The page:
• [22] Zhen Zhang, Xiao Ai, and Naim Dahnoun, “Efficient disparity calculation based on stereo vision with ground obstacle assumption,” in 21st European Signal Processing Conference (EUSIPCO 2013). IEEE, 2013, pp. 1–5.
  • [23] Rui Fan and Naim Dahnoun, “Real-time implementation of stereo vision based on optimised normalised cross-correlation and propagated search range on a gpu,” in Imaging Systems and Techniques (IST), 2017 IEEE International Conference on. IEEE, 2017, pp. 1–6.
  • [24] Qingxiong Yang, Liang Wang, Ruigang Yang, Henrik Stewénius, and David Nistér, “Stereo matching with color-weighted correlation, hierarchical belief propagation, and occlusion handling,” IEEE Transactions on Pattern Analysis and Machine Intelligence, vol. 31, no. 3, pp. 492–504, 2009.
  • [25] Asmaa Hosni, Christoph Rhemann, Michael Bleyer, Carsten Rother, and Margrit Gelautz, “Fast cost-volume filtering for visual correspondence and beyond,” IEEE Transactions on Pattern Analysis and Machine Intelligence, vol. 35, no. 2, pp. 504–511, 2013.
  • [26] Zhen Zhang, Xiao Ai, Nishan Canagarajah, and Naim Dahnoun, “Local stereo disparity estimation with novel cost aggregation for sub-pixel accuracy improvement in automotive applications,” in Intelligent Vehicles Symposium (IV), 2012 IEEE. IEEE, 2012, pp. 99–104.
  • [27] Hiroshi Hattori and Atsuto Maki, “Stereo without depth search and metric calibration,” in Computer Vision and Pattern Recognition, 2000. Proceedings. IEEE Conference on. IEEE, 2000, vol. 1, pp. 177–184.
  • [28] Hiroaki Nakai, Nobuyuki Takeda, Hiroshi Hattori, Yasukazu Okamoto, and Kazunori Onoguchi, “A practical stereo scheme for obstacle detection in automotive use,” in Pattern Recognition, 2004. ICPR 2004. Proceedings of the 17th International Conference on. IEEE, 2004, vol. 3, pp. 346–350.
  • [29] Zhencheng Hu, Francisco Lamosa, and Keiichi Uchimura, “A complete uv-disparity study for stereovision based 3d driving environment analysis,” in Fifth International Conference on 3-D Digital Imaging and Modeling (3DIM’05). IEEE, 2005, pp. 204–211.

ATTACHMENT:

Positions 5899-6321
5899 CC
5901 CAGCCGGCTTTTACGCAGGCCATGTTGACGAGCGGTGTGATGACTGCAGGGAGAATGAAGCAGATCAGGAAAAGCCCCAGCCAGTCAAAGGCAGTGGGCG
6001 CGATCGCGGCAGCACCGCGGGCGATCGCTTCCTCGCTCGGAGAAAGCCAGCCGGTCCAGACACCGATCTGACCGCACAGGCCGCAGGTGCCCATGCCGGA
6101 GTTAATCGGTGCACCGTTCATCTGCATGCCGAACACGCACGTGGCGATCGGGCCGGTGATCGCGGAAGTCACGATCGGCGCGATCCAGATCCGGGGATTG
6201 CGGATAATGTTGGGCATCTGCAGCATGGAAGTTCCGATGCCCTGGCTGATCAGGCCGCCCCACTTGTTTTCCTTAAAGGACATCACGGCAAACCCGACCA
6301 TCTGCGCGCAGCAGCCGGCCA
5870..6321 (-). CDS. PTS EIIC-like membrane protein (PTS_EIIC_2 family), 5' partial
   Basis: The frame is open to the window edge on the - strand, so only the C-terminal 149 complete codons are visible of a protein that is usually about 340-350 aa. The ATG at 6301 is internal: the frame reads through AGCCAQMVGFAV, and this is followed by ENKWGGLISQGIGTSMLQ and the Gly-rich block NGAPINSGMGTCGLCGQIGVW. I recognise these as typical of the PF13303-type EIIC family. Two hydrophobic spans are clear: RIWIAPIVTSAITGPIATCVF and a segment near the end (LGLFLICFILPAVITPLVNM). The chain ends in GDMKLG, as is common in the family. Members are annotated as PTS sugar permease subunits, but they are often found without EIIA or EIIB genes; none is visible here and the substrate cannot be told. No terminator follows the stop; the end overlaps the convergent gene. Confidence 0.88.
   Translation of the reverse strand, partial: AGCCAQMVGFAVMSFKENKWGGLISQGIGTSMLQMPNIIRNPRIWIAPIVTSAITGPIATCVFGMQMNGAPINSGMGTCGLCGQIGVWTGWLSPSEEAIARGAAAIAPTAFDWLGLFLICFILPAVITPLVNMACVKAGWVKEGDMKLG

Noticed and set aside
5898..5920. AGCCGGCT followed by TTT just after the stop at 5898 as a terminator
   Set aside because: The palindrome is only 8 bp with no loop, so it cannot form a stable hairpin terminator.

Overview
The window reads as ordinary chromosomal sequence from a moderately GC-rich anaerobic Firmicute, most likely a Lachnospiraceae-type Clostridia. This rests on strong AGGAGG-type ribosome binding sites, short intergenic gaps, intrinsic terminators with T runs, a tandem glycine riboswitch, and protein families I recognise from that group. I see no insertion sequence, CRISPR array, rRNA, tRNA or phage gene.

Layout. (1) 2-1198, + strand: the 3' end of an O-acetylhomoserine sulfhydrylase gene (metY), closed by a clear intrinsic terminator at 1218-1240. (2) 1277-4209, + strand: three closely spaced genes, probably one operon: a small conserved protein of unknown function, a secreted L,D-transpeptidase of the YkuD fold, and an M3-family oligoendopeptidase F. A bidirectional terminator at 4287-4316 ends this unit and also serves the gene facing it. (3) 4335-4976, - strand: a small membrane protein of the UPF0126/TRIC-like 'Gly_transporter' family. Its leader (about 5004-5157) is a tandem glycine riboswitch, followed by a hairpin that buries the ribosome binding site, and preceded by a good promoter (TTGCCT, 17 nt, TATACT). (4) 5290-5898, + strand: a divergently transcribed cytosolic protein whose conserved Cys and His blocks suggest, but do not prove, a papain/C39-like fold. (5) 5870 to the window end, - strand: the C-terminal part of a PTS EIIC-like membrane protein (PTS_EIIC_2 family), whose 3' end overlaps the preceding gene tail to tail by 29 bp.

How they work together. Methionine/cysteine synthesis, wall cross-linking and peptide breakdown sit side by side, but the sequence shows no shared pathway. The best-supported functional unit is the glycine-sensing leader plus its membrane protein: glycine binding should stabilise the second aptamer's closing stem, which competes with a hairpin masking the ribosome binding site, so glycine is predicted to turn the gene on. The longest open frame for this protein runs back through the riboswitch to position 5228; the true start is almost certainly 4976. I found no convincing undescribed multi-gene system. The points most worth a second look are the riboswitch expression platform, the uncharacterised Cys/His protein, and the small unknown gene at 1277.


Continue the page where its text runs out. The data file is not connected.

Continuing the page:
• [30] Stefan Leutenegger, Margarita Chli, and Roland Y Siegwart, “Brisk: Binary robust invariant scalable keypoints,” in 2011 International conference on computer vision. IEEE, 2011, pp. 2548–2555.
  • [31] Sébastien Roy, “Stereo without epipolar lines: A maximum-flow formulation,” International Journal of Computer Vision, vol. 34, no. 2-3, pp. 147–161, 1999.
  • [32] Istvan Haller and Sergiu Nedevschi, “Design of interpolation functions for subpixel-accuracy stereo-vision systems,” IEEE Transactions on image processing, vol. 21, no. 2, pp. 889–898, 2012.
  • [33] Andrew Blake, Pushmeet Kohli, and Carsten Rother, Markov random fields for vision and image processing, Mit Press, 2011.
  • [34] Stan Z Li, Markov random field modeling in computer vision, Springer Science & Business Media, 2012.
  • [35] Carlo Tomasi and Roberto Manduchi, “Bilateral filtering for gray and color images,” in Computer Vision, 1998. Sixth International Conference on. IEEE, 1998, pp. 839–846.
  • [36] Richard Szeliski, Ramin Zabih, Daniel Scharstein, Olga Veksler, Vladimir Kolmogorov, Aseem Agarwala, Marshall Tappen, and Carsten Rother, “A comparative study of energy minimization methods for markov random fields with smoothness-based priors,” IEEE transactions on pattern analysis and machine intelligence, vol. 30, no. 6, pp. 1068–1080, 2008.
  • [37] Umar Ozgunalp, Rui Fan, Xiao Ai, and Naim Dahnoun, “Multiple lane detection algorithm based on novel dense vanishing point estimation,” IEEE Transactions on Intelligent Transportation Systems, vol. PP, pp. 1–12, 2016.
  • [38] Gregory G Slabaugh, “Computing euler angles from a rotation matrix,” Retrieved on August, vol. 6, no. 2000, pp. 39–63, 1999.
  • [39] STEREOLABS, https://www.stereolabs.com/zed/specs/, STEREOLABS PRODUCTS, Accessed: 2017-05-29.
  • [40] A Andreas, Philip Lenz, and Raquel Urtasun, “Are we ready for autonomous driving? the kitti vision benchmark suite,” in Proceedings of the IEEE Conference on Computer Vision and Pattern Recognition, 2012.
  • [41] David F Llorca, Miguel A Sotelo, Ignacio Parra, Manuel Ocaña, and Luis M Bergasa, “Error analysis in a stereo vision-based pedestrian detection sensor for collision avoidance applications,” Sensors, vol. 10, no. 4, pp. 3741–3758, 2010.